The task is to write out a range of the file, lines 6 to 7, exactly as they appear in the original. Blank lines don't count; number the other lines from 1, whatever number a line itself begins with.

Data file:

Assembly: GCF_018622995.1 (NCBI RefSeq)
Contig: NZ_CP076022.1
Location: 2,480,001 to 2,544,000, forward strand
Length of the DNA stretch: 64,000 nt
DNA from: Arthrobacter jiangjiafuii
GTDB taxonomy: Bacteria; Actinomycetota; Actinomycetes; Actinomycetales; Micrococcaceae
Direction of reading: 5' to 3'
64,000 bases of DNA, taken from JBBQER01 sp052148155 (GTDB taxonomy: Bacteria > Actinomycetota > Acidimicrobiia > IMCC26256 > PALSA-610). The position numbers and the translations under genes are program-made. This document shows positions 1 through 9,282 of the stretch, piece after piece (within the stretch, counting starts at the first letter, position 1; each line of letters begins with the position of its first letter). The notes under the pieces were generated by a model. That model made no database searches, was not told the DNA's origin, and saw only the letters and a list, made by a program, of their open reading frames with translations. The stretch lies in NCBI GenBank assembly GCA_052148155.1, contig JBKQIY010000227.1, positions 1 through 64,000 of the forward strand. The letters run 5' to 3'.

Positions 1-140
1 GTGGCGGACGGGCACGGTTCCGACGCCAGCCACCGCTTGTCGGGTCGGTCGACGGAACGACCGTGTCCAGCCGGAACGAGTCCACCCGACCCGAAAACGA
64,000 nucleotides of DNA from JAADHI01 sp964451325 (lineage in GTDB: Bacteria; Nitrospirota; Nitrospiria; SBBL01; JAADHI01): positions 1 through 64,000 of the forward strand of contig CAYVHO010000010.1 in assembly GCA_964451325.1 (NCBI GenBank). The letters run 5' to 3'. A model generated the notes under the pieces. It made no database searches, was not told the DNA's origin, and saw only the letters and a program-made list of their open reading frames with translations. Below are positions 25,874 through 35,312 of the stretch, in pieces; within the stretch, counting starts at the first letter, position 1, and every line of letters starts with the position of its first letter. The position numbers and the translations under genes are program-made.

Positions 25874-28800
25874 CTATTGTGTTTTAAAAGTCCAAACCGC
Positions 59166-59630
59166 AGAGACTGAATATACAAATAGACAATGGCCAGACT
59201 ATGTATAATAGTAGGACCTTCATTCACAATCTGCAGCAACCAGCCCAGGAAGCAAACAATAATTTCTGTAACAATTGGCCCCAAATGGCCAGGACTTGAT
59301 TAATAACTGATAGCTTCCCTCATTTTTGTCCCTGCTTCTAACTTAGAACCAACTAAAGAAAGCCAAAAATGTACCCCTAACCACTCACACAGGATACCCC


GTDB taxonomy: Bacteria; Actinomycetota; Actinomycetes; Actinomycetales; Micrococcaceae
Direction of reading: 5' to 3'